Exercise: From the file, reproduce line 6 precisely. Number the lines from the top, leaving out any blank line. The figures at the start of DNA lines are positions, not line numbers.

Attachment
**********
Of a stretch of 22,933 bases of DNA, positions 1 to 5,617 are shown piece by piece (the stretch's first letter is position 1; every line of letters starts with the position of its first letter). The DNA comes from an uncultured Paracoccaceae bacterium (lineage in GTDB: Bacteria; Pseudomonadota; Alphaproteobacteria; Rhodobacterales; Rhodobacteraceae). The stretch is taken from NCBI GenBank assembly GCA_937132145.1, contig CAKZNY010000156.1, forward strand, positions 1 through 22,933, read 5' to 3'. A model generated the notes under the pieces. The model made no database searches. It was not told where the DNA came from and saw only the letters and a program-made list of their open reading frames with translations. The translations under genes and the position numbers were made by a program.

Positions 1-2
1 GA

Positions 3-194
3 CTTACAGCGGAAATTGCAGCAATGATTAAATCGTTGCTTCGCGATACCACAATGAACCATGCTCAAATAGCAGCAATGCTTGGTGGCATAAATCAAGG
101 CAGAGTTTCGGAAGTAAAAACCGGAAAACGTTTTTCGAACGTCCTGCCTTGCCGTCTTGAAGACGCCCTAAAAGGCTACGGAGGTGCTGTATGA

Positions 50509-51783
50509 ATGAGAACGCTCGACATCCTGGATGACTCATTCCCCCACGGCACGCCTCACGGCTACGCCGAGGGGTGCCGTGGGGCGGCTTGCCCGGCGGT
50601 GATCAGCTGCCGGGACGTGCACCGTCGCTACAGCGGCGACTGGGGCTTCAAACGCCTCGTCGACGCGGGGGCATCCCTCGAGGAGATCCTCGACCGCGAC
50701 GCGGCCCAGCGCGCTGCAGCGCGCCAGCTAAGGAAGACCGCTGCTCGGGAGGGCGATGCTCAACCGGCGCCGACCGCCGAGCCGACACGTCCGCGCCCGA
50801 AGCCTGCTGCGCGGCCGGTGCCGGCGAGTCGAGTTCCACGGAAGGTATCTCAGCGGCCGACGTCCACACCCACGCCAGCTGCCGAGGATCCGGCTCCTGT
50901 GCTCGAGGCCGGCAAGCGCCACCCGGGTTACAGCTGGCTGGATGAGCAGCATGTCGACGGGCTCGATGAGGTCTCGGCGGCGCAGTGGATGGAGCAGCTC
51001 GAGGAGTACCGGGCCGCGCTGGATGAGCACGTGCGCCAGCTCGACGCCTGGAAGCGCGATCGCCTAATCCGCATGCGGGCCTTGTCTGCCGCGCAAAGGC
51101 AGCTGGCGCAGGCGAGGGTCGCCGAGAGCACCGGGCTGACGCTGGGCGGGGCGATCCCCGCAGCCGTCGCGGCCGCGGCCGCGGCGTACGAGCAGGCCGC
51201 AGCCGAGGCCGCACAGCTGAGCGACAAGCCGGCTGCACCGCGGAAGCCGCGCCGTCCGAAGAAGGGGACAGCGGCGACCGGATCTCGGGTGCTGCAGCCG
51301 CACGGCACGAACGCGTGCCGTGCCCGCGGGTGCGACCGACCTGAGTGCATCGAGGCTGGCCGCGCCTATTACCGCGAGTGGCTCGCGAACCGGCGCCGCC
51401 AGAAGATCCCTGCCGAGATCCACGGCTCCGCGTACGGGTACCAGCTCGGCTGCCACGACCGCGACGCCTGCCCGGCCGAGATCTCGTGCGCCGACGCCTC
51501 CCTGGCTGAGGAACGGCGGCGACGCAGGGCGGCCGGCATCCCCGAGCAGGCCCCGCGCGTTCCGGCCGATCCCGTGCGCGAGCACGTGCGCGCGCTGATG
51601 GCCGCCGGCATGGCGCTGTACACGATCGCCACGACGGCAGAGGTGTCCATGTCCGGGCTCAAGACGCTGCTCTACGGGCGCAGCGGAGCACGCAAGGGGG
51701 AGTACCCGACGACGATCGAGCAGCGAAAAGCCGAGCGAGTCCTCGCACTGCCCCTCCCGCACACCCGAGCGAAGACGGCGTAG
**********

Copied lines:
101 CAGAGTTTCGGAAGTAAAAACCGGAAAACGTTTTTCGAACGTCCTGCCTTGCCGTCTTGAAGACGCCCTAAAAGGCTACGGAGGTGCTGTATGA